But President Hinckley didn’t hesitate to say that is isn’t doctrine, so I feel that I have someone with clout I can collude with. :)

    I think it is heartbreaking that teenage girls are having to marry older men; it’s an abomination.

    BUT, the only solution to this is teaching the gospel of Jesus Christ, teaching right out of Jacob. Unfortunately, those people believe they are an exception to the ‘rule’.

    So I don’t know what the answer is. I suppose it’s something Jesus will have to straighten out.

    For people who are not religious who want polygamy (hard to understand, but there are those who do)–

    there really isn’t an answer either. Much as children need protection, there are many cultures that do protect children.

  12. outsidethecorridor
    April 26, 2014 at 9:50 am #

    that should have been “there are many cultures that do NOT protect children.”

    Sadly.

  13. Clumpy
    May 12, 2014 at 7:10 pm #

    Well, Connor, I feel like we’re going off the rails a bit here in the comments but I at least agree with your main point. One of the problems I had with the recent legislation in Arizona was that it named a minority group by name, and gave one specific group (people with religious objections) exclusive rights as businessowners to discriminate against that group. What I had trouble explaining to my many conservative and libertarian friends was that while I was receptive to the idea that businessowners have the right to discriminate against any group of people for any reason, naming one particular group for discrimination and providing only one group exclusive rights to discrimination against this group was extremely problematic, especially given a national history of legislation and policy explicitly designed to facilitate minority discrimination either overtly or covertly while masquerading as law providing liberty.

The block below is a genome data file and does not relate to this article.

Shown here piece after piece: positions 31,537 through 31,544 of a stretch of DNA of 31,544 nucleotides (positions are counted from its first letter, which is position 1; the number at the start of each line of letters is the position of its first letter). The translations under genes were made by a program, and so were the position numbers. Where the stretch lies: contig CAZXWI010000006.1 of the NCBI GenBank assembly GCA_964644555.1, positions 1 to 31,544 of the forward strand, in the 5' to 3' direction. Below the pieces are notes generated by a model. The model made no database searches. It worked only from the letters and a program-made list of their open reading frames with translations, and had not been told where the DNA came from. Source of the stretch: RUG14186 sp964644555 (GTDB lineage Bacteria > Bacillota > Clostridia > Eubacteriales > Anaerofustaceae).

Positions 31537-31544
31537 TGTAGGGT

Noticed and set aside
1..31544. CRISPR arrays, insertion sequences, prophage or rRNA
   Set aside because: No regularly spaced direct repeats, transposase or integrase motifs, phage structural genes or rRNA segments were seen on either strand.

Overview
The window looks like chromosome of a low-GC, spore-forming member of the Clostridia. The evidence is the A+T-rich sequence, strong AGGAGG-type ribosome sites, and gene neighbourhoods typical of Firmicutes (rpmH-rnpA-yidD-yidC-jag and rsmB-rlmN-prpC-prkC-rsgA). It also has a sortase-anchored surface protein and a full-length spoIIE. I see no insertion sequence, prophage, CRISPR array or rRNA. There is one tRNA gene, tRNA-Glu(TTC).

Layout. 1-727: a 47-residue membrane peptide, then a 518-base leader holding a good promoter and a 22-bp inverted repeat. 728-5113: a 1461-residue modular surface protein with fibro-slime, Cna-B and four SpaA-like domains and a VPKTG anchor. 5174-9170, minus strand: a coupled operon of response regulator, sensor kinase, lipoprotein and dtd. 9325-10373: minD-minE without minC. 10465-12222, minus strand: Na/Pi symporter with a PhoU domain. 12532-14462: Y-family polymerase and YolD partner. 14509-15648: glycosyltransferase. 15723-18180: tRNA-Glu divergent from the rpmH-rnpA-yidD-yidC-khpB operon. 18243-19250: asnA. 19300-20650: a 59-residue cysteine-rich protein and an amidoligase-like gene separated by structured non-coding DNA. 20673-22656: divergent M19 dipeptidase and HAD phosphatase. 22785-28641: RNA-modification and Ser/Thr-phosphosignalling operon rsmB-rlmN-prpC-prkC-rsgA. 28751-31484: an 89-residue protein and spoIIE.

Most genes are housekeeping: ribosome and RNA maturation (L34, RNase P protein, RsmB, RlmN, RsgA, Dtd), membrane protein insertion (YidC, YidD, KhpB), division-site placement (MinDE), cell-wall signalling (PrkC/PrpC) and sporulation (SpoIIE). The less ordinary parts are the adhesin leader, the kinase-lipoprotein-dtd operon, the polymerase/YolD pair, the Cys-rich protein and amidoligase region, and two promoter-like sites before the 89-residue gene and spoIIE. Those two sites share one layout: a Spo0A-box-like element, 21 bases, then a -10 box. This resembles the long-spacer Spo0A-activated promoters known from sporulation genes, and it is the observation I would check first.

Hence your comment: “Focusing on faith in the context of the law necessarily excludes those who object to a given law on non-religious grounds.” I echo this—if something is appropriate, it is appropriate regardless of one’s reason for wanting to do it, and the same for something inappropriate. And even if the timing of legislation which affirmed businessowner discrimination rights still made it abundantly clear which population it was targeting, if it wasn’t in the business of targeting a minority group by name and providing these rights only to one group, those of us who aren’t straight-up conservatives more worried about supposed minority “agendas” than legislation which echoes a troubled national history of State-sponsored or mandated discrimination might all regard it a little easier.